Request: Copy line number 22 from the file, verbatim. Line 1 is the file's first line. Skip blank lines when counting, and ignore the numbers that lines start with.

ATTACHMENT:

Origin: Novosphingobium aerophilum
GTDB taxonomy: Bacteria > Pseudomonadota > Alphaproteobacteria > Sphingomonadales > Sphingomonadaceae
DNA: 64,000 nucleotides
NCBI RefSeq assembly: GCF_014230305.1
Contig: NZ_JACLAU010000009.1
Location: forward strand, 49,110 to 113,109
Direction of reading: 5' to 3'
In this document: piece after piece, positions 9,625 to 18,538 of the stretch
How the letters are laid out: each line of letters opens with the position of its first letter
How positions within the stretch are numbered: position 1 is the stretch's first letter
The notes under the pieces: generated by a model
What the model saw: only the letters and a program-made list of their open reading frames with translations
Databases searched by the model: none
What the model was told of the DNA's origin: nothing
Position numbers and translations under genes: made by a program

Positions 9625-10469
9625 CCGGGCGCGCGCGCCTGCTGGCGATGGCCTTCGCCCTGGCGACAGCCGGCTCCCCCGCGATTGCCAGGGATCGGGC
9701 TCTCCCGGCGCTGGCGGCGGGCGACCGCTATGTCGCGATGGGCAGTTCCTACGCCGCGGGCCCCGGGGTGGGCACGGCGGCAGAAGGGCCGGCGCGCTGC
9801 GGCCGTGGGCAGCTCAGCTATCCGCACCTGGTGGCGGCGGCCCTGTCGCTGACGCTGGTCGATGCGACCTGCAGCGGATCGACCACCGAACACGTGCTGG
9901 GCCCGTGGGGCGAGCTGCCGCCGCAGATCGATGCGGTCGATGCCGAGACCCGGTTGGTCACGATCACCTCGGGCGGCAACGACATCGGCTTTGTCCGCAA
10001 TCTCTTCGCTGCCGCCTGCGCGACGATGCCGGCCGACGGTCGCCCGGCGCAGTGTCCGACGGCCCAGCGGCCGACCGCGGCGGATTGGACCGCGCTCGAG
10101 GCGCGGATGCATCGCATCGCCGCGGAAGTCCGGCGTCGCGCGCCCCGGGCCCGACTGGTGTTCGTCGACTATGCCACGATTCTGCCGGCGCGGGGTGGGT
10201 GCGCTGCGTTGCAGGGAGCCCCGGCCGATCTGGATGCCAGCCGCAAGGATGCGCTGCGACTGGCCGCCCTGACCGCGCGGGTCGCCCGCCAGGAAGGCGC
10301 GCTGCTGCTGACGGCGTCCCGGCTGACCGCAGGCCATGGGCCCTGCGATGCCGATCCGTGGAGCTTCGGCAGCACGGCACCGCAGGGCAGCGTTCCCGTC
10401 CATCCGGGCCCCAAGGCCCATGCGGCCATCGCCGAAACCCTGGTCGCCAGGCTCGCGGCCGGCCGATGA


10101 GCGCGGATGCATCGCATCGCCGCGGAAGTCCGGCGTCGCGCGCCCCGGGCCCGACTGGTGTTCGTCGACTATGCCACGATTCTGCCGGCGCGGGGTGGGT